We are also converting climate targets into a forward-looking temperature score. There are 8 or 9 different methodologies that can be used. We have chosen the SBTI (Science Based Targets Initiative) one as it aligns with the Carbon Disclosure Project 1.5 degree Paris framework. We have broadly chosen the IPCC 1.5 degree report because it is a fairly standard trajectory of reducing emissions by 7% out to 2030, and zero by 2050, and it also fits in with the EU sustainable finance framework. However, we do not follow every single requirement of the SBTI, rather we cherry pick from SBTI and other provisions and standards to identify our preferred parts of it”

The objective is for the overall portfolio be aligned with the Paris target, based on weighted average temperature scores as well as a suit of other climate related metrics. Some companies could be above the threshold and others might be below it.

Value at risk is also in a sense a forward-looking measure, in that it stress tests for future scenarios in terms of stranded assets, physical risks and so on. “KLP calculated Climate Value at Risk (VaR) three years ago for all of its listed equities and bonds, in collaboration with several other Norwegian institutional investors and Aviva from the UK. We did this just after the G20 endorsed the TCFD. This was a very good learning process but there are uncertainties about how to measure physical and transition climate risks used to calculate VaR”.

Defining net zero and offsets

Indeed, there are also different ways to define the net zero goal.

There are also different opinions over how to define net zero. If the metric is abused by “greenwashers”, it can lose credibility. We expect the SBTI could help to forge a consensus over the best ways to define net zero”.

Offsetting to hit a headline target may not be a defensible approach. “In our view, offsetting is contentious. We do not accept buying carbon credits as a way to achieve net zero targets. Companies need to actually decarbonize, through methods such as natural capture or carbon or activities with negative emissions. For our internal activities, we do carry out active forest planting but describe this as “compensating” rather than “offsetting” emissions”.

Regulatory oversight 

Regulators will also help to define the acceptable measures and approaches. “The whole agenda is increasingly becoming a compliance issue since the Norwegian regulator considers climate risk. We have some analytical projects underway this year to figure out how to integrate climate risk into strategies and risk assessments across the organization. This will lead to some kind of climate VaR, based on a mix of top-down and bottom-up modelling. The top down modelling will look at economic shocks and the bottom up modelling will consider individual companies’ data measurement and climate risk profiles”.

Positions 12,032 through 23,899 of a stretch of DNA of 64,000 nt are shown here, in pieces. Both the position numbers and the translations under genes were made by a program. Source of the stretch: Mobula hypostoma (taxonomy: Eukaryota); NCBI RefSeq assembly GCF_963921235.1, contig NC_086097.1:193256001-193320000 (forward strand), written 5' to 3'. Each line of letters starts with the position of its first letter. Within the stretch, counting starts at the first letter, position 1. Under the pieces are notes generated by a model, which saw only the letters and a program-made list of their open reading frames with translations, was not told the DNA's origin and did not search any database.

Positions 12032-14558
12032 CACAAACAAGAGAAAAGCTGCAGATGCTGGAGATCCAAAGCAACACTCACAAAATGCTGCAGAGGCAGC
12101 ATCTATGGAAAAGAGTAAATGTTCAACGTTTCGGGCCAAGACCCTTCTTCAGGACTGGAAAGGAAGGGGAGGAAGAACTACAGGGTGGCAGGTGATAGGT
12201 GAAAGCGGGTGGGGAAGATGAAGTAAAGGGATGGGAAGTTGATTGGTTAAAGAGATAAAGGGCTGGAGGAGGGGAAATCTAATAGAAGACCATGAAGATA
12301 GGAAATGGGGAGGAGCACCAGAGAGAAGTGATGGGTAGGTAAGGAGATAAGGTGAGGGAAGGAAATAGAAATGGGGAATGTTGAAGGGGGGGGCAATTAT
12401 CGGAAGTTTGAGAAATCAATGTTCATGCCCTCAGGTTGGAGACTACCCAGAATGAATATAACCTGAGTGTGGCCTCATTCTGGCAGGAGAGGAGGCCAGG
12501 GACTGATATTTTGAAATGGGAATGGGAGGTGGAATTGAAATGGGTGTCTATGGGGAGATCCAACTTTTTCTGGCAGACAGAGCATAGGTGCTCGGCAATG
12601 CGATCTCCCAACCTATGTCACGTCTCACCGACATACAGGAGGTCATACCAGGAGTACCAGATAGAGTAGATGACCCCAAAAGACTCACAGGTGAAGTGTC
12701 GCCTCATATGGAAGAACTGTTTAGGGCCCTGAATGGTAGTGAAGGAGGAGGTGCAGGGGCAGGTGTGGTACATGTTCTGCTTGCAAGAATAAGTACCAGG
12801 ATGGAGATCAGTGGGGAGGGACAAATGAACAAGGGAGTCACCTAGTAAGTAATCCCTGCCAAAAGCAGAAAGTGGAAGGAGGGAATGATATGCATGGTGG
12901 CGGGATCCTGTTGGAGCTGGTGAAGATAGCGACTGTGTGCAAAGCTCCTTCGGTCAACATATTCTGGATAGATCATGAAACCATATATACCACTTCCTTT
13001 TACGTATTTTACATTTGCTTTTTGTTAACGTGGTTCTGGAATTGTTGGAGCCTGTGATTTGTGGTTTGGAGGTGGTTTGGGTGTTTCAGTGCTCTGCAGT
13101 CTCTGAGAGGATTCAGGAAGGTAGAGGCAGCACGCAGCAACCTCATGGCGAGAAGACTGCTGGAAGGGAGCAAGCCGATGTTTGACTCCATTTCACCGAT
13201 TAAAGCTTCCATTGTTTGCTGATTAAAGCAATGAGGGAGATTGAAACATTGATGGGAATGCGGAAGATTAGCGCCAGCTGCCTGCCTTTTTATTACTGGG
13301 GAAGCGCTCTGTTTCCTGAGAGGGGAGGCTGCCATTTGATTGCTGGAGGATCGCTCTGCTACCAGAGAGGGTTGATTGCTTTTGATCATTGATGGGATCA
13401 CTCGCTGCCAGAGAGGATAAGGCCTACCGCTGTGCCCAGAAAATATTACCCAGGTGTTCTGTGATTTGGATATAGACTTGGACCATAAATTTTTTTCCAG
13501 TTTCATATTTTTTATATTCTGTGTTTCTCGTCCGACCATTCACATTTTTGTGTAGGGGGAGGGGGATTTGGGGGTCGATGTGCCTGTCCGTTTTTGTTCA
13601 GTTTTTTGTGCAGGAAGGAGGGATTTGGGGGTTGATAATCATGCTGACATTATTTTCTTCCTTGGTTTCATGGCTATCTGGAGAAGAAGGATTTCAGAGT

Nordic and EU ESG Product Labelling

The Nordic region is relatively unusual in having developed its own eco-labels many years before the EU Sustainable Finance rules that are being phased in between 2021 and 2023. KLP was the first firm in Norway to launch an eco-labelled funds, using the Nordic Swan Ecolabel, which is also used for consumer products such as soaps, washing powder, and toilet paper. It is described as “the official ecolabel of the Nordic countries”.

“KLP has five new funds, covering equities and bonds, including an ecolabel fund which tries to mimic an index fund – it has no fossil fuels or weapons, and changes weights based on ESG tilts: automatically excluding the bottom one third of companies and investing more in the top third. This strategy has performed very well with a low tracking error, below 1%, in a positive direction”.

Since the EU has not yet issued all of its “regulatory technical standards” it is probably too early to predict if the Nordic labels converge with, or diverge from, the EU ones. KLP is researching whether the Nordic Swan Ecolabel could be aligned with the EU Sustainable Finance agenda, and is not sure if it fits into the SFDR and EU taxonomy yet. “This is a fairly detailed process. We do expect some harmonization, but are not yet sure if this will be complete,” says Mangset.

Environmental factors beyond climate

Climate grabs the most headlines, but there are plenty of other important environmental issues. “We cannot only focus on emissions, green technology and green bonds that enable transition financing. We also need to be clear on companies’ land use, deforestation and biodiversity. In 2020 we issued a report with Storebrand and the rainforest alliance, looking especially at data on deforestation. This will be an increasingly important issue in future”.

Impact Investing:

Impact investing can also cover a variety of environmental and social goals. “We already have 8% in renewable energy globally, including hydro and wind, in Norway and overseas in developed markets and emerging markets. In Norway we are among few private owners of hydro power and wind power companies. We have also got involved in development financing, in collaboration with public partners and other institutions, to channel finance to more challenging markets such as sub-Saharan Africa. Here, blended finance can be useful with public entities providing first loss capital so that other investors can take less risk”.

“Elsewhere in environmental impact investments we are invested in forestry that meets the Forestry Stewardship Council standards”.

“Beyond environmental impact, we are exposed to microfinance, and banks in developing countries”.

Climate risk and financial responsibility

Mangset sums up by underscoring that ESG responsibility has to be combined with financial responsibility to deliver investment returns to savers. “We must distinguish climate risk from stewardship. There are big ambitions and society is not moving fast enough – but we must also balance the 1.5 degree goal with the primary goal of ensuring profitable, cost effective management of pensions”.